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with Jessie Johns

N-Acetylcysteine (NAC) is a powerful antioxidant and precursor to glutathione, one of the body’s most important detoxifiers. Over the years, NAC has been the subject of numerous studies due to its wide range of potential health benefits. In this post, we’ll delve into NAC’s many uses, some key studies that provide robust scientific evidence into NAC’s health benefits,  and some interesting information on how this amino acid is derived. Now, let’s get into the health benefits of NAC!


  1. Mucolytic Properties: Breaking Down Mucus and Relieving Sinus Congestion

NAC’s mucolytic properties make it an effective agent in breaking down mucus and relieving sinus congestion. It works by disrupting the disulfide bonds in mucus, reducing its viscosity and facilitating its clearance from the airways.

A double-blind, placebo-controlled trial published in the Respiratory Medicine journal examined the effects of NAC on patients with chronic bronchitis. The study involved 169 participants who were randomly assigned to receive either NAC (400 mg three times daily) or a placebo for six months. The results demonstrated that the NAC group experienced significant improvements in mucus clearance and a reduction in the frequency of coughing compared to the placebo group.

Moreover, a study published in the American Journal of Rhinology & Allergy evaluated the efficacy of NAC in reducing symptoms of chronic rhinosinusitis. Participants who received NAC showed significant improvement in nasal congestion and overall sinus symptom scores compared to those who received a placebo.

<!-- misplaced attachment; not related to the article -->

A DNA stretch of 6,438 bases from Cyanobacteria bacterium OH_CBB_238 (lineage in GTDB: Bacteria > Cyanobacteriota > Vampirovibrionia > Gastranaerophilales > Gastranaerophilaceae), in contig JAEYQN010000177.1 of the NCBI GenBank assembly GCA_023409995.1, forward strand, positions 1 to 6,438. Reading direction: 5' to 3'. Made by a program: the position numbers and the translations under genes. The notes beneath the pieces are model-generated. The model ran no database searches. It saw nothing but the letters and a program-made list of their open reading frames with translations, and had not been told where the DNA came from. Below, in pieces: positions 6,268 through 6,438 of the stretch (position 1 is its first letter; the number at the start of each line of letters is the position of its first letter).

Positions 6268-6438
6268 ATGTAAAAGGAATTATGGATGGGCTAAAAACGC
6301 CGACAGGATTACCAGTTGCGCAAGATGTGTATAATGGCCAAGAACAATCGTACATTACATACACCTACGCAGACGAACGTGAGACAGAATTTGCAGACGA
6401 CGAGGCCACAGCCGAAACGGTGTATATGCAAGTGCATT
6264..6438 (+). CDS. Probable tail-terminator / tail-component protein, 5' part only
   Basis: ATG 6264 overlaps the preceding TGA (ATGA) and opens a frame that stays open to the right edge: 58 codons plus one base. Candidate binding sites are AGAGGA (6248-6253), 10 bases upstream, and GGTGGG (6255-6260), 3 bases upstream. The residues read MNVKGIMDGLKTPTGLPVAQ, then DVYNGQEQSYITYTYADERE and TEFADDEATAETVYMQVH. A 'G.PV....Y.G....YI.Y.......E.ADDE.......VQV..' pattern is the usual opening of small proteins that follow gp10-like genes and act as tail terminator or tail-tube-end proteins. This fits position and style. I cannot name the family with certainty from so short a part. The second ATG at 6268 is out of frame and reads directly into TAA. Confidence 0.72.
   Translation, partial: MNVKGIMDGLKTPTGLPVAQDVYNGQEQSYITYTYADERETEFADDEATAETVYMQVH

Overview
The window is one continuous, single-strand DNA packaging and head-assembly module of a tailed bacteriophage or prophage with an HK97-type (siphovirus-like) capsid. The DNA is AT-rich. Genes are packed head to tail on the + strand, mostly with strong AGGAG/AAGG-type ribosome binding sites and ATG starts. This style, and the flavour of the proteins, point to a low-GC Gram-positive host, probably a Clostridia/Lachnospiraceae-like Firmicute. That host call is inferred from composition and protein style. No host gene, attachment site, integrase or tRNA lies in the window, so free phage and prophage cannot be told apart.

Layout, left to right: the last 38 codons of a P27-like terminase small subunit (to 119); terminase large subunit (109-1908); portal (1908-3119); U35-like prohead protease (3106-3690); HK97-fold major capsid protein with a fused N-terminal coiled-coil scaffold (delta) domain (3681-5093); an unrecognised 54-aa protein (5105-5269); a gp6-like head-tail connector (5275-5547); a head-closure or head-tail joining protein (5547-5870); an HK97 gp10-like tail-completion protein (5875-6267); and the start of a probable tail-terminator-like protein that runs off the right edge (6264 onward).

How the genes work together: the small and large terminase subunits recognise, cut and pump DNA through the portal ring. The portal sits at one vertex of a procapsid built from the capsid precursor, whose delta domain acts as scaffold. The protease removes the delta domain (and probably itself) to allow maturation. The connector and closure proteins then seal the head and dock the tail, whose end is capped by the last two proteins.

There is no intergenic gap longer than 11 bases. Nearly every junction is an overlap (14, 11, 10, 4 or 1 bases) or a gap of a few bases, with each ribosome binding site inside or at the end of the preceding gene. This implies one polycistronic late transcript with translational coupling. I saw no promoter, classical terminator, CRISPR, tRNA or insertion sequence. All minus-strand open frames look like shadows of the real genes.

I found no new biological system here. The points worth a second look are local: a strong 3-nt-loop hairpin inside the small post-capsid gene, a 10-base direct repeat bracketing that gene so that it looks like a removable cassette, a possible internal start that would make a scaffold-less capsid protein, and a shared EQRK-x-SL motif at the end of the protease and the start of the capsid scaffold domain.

1. Respiratory Health and Chronic Obstructive Pulmonary Disease (COPD)

NAC has been shown to improve respiratory function and alleviate symptoms in individuals with chronic respiratory conditions such as COPD. COPD is characterized by persistent respiratory symptoms and airflow limitation, often caused by significant exposure to noxious particles or gases.

A study published in the European Respiratory Journal conducted a double-blind, placebo-controlled trial involving 120 patients with stable COPD. The participants were randomly assigned to receive either NAC (600 mg twice daily) or a placebo for one year. The study found that the NAC group had a significant reduction in the number and severity of exacerbations compared to the placebo group. Additionally, lung function, measured by forced expiratory volume in one second (FEV1), was better maintained in the NAC group.

The antioxidative and mucolytic properties of NAC help reduce the viscosity of mucus, making it easier to expel, thereby improving breathing efficiency. This makes NAC an effective adjunct therapy for managing chronic respiratory conditions.

  1. Mental Health: Depression and Anxiety

NAC has shown promise in improving mental health outcomes, particularly in cases of depression and anxiety. Its role in replenishing glutathione levels and reducing oxidative stress and neuroinflammation is believed to contribute to its positive effects on mental health.